As noted in the Known Issues section of the VMWare Fusion Release Notes, the VMWare Fusion BIOS goes by way too fast to give you a chance to access it. The only way you can access it is by modifying the .vmx configuration file for the VM:
The VMware Fusion BIOS posts too quickly to access.
Most users will not need to access the BIOS, but advanced users might want to do so, to change the boot order, set a boot password, or enable a second floppy drive. To work around this problem, use a text editor to add the following line to the configuration (.vmx) file of the virtual machine:
bios.forceSetupOnce = "TRUE"
The next time you boot up the virtual machine, it will automatically boot into the BIOS. This configuration option then reverts to FALSE. You must set the option to TRUE each time you want to boot the virtual machine into the BIOS.
Having trouble finding the .vmx file?
You cannot edit the .vmx file by opening it with Finder. You need to use the Terminal to edit the file. Here’s how you do that:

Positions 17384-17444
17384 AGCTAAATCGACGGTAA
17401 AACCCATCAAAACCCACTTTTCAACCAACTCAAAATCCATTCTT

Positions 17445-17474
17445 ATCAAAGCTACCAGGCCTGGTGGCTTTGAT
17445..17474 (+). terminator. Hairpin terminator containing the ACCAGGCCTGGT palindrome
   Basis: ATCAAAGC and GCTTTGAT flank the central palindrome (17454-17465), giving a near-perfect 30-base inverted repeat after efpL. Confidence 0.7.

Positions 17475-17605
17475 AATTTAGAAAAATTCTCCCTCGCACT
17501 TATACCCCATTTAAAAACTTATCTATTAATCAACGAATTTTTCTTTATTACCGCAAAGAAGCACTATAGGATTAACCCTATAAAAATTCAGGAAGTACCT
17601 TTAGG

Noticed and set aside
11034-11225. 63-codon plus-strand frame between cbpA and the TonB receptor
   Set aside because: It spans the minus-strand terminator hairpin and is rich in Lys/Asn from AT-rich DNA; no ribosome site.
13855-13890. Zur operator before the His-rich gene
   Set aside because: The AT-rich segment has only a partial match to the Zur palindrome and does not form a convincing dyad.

Launch Terminal (Applications -> Utilities -> Terminal.app) and navigate to the folder (or directory) where your Virtual Machines are stored. To do this, you use the “cd” command. For example, my Virtual Machines are stored in Documents -> Virtual Machines, so I type the following to change into that directory:
cd Documents/Virtual Machines/ and then press Enter.
Now you need to change into the directory that matches the name of your Virtual Machine. For example, let’s say it’s called “Windows XP” — you would type
cd Windows XP/. (Note that you have to “escape” spaces in the folder name by preceding them with a backslash.)
Once you’re there, you can use the “ls” command (that’s a lowercase L) to list the contents of that folder. You should see the .vmx file you’re looking for. Now to edit that file in TextEdit, simply run the following command:
open -e *.vmx.
That’s it! Now you can edit the file as described above to enable the BIOS.